Wednesday, September 29, 2010

What I Learned Today

Each Wednesday I get up extra early, get dressed (as opposed to stay in pajamas and drive carpool or take care of Sophie) and put on make-up, grab my giant white plastic binder and attend a day of LEND (Leadership Education in Neurodevelopmental Disabilities) where I am a Fellow in training. Each Wednesday, I hope to highlight something particularly interesting that I've learned.

What I learned today:

The Civil Rights Act, passed in 1964, as we all know was originally based on race, but the heart of the Civil Rights Act is Title II which also pertains to people with disabilities. Title II:

1. prohibits discrimination of individuals using public accommodations, such as hotels and lunch counters.

The Act provides a broad framework against which other marginalized and disenfranchised groups advocate for equal access and treatment. (Women and  more recently, the gay, lesbian, bisexual and transgender population, have utilized the Civil Rights Act of 1964 to frame their arguments to remedy violations of their rights to equal treatment.)

The Fourteenth Amendment of the U.S. Constitution does not specifically protect women, LGBT individuals, nor individuals with disabilities.

Examples of the Civil Rights Laws and Judgements applied to people with disabilities:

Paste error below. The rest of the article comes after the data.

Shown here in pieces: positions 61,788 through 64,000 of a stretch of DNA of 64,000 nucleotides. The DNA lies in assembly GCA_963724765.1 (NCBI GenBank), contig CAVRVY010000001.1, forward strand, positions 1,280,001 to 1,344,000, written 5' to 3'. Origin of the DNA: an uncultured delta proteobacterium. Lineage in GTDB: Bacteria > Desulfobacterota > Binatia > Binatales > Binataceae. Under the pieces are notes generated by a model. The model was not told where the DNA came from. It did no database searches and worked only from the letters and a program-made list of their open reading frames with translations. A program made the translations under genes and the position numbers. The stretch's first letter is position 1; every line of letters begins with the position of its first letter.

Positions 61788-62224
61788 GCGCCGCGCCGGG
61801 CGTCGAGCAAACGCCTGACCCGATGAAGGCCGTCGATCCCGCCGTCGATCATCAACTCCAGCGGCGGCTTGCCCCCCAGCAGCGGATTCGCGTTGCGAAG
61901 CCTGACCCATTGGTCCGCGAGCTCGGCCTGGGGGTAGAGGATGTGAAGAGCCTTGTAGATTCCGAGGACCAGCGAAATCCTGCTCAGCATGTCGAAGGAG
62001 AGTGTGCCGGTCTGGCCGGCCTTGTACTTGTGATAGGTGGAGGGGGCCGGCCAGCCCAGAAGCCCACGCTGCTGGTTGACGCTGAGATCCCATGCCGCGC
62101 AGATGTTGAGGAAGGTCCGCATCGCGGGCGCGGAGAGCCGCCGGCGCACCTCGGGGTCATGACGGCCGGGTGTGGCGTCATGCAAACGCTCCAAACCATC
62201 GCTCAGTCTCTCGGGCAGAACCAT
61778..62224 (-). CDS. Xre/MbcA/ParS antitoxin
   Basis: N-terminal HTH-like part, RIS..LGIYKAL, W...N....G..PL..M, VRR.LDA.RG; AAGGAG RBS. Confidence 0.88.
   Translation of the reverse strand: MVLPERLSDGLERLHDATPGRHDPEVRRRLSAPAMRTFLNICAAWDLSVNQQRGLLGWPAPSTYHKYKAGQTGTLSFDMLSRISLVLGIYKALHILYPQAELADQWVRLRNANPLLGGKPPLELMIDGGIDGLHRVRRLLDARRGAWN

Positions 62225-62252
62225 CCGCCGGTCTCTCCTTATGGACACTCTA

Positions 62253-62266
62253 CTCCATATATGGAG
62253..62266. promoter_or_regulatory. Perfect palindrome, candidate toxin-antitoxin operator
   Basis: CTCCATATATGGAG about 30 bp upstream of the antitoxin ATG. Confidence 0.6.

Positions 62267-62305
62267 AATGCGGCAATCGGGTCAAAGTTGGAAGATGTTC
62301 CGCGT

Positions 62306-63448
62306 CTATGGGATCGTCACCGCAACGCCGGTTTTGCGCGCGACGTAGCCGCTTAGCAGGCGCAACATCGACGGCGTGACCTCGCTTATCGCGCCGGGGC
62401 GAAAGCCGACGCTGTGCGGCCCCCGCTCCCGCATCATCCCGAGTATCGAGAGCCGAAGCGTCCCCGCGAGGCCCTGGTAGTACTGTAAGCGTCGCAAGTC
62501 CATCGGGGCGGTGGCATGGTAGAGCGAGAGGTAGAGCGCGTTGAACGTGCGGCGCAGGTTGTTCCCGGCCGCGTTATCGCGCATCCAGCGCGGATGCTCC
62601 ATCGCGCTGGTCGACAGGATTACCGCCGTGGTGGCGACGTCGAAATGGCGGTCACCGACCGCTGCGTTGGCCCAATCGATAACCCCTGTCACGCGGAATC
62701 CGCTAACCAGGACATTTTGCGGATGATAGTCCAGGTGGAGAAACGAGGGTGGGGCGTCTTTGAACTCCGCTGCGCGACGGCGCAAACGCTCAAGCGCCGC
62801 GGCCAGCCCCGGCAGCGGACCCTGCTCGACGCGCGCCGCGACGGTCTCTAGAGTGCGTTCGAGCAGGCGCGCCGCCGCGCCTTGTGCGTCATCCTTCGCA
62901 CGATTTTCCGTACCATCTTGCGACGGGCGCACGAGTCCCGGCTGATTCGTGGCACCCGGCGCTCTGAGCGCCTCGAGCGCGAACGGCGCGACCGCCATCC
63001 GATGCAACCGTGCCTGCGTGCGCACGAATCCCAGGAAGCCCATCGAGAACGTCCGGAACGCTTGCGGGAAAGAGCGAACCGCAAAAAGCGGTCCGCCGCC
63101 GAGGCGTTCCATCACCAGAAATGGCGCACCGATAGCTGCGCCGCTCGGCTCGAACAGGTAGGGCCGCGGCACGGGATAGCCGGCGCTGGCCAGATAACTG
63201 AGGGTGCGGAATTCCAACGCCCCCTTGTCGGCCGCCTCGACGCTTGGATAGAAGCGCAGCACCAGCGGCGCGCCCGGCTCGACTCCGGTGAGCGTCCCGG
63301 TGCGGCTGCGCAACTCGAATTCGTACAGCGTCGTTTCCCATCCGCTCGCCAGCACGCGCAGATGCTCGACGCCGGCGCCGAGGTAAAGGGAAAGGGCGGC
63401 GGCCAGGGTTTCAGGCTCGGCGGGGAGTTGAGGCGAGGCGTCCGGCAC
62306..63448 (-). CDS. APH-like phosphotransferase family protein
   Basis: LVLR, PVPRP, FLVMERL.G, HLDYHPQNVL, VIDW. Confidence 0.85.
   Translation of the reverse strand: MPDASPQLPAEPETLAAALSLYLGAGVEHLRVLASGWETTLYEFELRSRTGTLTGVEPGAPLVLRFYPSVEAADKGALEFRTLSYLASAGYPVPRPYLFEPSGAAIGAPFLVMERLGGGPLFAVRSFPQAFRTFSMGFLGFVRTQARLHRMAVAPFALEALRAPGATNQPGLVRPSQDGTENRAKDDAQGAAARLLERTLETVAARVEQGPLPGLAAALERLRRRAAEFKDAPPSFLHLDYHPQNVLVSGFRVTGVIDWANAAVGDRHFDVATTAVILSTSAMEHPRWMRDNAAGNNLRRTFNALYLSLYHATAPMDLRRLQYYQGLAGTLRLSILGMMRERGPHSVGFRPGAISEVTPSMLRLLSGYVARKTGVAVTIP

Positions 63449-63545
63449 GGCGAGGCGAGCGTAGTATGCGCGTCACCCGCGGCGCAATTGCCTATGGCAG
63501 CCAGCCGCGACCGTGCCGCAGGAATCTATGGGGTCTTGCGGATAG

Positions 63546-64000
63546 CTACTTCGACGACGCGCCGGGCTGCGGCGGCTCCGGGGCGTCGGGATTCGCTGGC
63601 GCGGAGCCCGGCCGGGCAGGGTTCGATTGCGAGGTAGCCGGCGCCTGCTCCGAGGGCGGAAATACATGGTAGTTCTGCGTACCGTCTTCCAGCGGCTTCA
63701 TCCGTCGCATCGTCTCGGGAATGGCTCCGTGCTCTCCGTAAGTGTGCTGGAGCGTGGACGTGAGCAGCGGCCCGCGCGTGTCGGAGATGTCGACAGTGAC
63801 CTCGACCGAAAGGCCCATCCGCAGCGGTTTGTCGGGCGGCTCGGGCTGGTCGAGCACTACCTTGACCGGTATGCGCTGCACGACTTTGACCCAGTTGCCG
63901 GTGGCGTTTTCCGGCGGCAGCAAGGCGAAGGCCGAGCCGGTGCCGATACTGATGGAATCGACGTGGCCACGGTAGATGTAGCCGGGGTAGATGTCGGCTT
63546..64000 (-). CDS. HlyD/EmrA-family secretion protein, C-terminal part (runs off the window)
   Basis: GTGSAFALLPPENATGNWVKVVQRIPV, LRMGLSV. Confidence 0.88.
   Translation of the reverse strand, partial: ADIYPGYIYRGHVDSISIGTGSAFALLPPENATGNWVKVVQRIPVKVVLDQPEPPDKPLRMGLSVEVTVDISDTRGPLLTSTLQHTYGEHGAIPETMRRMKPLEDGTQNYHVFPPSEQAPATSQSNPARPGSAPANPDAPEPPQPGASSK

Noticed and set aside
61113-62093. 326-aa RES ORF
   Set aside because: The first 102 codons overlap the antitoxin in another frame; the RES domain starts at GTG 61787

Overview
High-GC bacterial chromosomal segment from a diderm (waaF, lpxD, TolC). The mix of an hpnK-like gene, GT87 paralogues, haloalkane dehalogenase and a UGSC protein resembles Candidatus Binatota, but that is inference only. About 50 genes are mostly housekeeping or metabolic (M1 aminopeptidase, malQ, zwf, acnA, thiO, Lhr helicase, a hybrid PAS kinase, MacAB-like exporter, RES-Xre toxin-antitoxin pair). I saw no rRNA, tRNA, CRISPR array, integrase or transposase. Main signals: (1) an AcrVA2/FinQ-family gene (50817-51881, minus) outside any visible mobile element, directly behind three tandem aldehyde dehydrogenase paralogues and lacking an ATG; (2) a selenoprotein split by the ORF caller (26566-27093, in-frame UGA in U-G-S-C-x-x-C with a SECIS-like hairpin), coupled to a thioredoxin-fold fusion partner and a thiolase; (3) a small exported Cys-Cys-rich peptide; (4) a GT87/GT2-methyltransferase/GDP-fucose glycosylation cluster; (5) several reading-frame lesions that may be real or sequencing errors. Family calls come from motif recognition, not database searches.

1. Brown vs. Board of Education (1954)
2. Separate is NOT equal
3. The impetus for Education for All Handicapped Children Act (IDEA) -- inclusion/least protective environment is based on that law.

Next time you hear someone slander the Civil Rights Act of 1964, plug up your ears and start humming.


  1. Thank you, Elizabeth.
    Boy. It would be amazing to witness me plugging my ears and humming in the face of the slander that is passed around as opinion, etc. in conversation. Usually I go to bat.
    You are going to be an awesome Fellow.

  2. You just verified something I've been wondering about regarding classifying and declassifying kids with special needs. Thanks.

    Do you really hear folks slander the Civil Rights Act? Based on your first comment, I guess you do.

    Ah, the privilege of being white in America.


  3. Johnson actually was a pretty amazing and bizarre president. That act had (and still has) incredible implications ... glad you posted this.

  4. Michelle: Rand Paul, in numerous conversations, debated the need for a federal Civil Rights Act.

  5. I want to learn with you! Thanks!

  6. Elizabeth, can you imagine the world the Rand Pauls would create if allowed?

  7. and I was unaware until recently that the only way it could pass through congress (in '64) was if they took out VOTING RIGHTS ... which was then passed in a later bill .... in fact, it was over several years time and several bills that civil rights came into it's fulness we have today .... has congress always been so unreasonable and inhumane?



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